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To Be or Not to Be, Mountain Communities Have a Choice

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Technology and globalization make hard choices easier.

You can comparison shop for a new vacuum cleaner in minutes. In a couple of clicks, you can check out other people’s opinions about a restaurant. And due to telecommuting, no more do you have to choose between a mountain lifestyle and having a “real career.”

People can now work in the high-paying field of tech while being based in one of the West’s adventure communities. It’s the best of both worlds. Sage Sauerbrey explores how Truckee/Tahoe is hard at work leveraging this fact, see Grow Smart.

Yet with technology, as with many human creations, there are unintended side effects that we often sort through after the fact — a well-known consequence of human folly. Think Industrial Revolution. DDT. Real estate derivatives.

Case in point in the field of tech: After a honeymoon period with Airbnb and other user-driven vacation rental websites, communities are now in the process of sorting out the far-reaching impacts of these sharing-economy platforms, see opinion piece.

Visitors to beautiful mountain towns use online short term rentals to find more affordable lodging while at the same time getting an authentic experience, temporarily living in local neighborhoods. Meanwhile, homeowners get additional revenue to pay pricey mortgages. Those are real benefits.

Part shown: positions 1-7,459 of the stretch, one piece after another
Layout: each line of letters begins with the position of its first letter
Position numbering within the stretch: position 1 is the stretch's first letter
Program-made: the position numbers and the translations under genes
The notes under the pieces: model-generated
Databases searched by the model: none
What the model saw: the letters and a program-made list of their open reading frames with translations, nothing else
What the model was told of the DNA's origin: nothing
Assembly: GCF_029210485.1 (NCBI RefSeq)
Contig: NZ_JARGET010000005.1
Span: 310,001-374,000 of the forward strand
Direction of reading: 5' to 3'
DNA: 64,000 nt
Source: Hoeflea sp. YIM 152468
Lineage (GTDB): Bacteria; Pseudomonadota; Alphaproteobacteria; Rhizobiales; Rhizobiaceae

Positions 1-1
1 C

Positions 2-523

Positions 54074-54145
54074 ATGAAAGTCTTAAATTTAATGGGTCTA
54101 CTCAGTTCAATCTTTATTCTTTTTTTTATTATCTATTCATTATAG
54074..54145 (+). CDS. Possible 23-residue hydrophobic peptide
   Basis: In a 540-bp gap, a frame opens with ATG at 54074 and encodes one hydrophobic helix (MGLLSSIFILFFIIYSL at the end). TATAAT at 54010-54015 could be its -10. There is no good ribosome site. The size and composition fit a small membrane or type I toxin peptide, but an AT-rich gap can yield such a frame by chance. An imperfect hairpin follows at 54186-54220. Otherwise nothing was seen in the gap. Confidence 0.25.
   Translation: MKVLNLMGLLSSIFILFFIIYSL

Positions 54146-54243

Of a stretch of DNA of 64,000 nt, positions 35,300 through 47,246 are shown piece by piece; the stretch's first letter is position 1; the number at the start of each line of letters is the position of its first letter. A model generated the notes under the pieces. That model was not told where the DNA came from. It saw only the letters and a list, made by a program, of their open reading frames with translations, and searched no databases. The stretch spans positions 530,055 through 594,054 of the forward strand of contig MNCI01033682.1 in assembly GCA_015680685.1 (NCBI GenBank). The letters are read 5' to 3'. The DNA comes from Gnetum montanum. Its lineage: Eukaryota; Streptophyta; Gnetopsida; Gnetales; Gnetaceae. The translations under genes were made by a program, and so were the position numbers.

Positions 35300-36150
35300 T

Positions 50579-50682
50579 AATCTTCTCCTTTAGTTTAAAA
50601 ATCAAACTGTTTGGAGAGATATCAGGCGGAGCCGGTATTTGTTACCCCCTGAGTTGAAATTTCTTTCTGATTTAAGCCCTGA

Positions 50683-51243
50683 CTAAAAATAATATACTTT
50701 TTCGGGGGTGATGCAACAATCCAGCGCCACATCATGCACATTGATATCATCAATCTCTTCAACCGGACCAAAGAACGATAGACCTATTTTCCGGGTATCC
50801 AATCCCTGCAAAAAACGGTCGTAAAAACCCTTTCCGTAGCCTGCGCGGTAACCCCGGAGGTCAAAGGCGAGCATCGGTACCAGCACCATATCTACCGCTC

Yet, the short term rental market is also precipitating a rapid and significant crushing of mountain communities, including our own. While affordable housing has long been an issue boiling beneath the surface across the West, short-term rentals are pushing a teetering system over the edge.

Higher salaries of buyers and the option of short term rental revenue is driving up home prices quickly. The middle class is being squeezed out and the effects are tangible. In Truckee/Tahoe, the majority of the workforce now drives in from out of the area and this trend seems to be accelerating at a frightening rate.

The element of choice is at play here — people who own a home in the mountains usually want to be able to use it, so they choose to do a short term rental, over long term, so they can reserve time for themselves. This choice is logical and protected by democratic ideals; America is based on the freedom to pursue life, liberty, and happiness.

The almighty dollar and our right to choose what to do with our private property are indeed powerful fundamentals we must respect. But there is also a need, a social contract of sorts, to respect when our decisions are wreaking havoc on others. It’s a choice whether or not to take this into account.

It’s not just an altruistic exercise either. People move here because they dig the scene. If only those who can afford a half-million dollar home remain, then the schools, hospitals, emergency services, restaurants, stores, and more will struggle to have staff. The ‘scene’ will fade away.

Right now, our community has a mandate — we must make a choice between maintaining a vibrant Sierra hamlet or ending up a ghost town. I think the choice is clear. Especially for this jewel of a place.

 
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November 9, 2017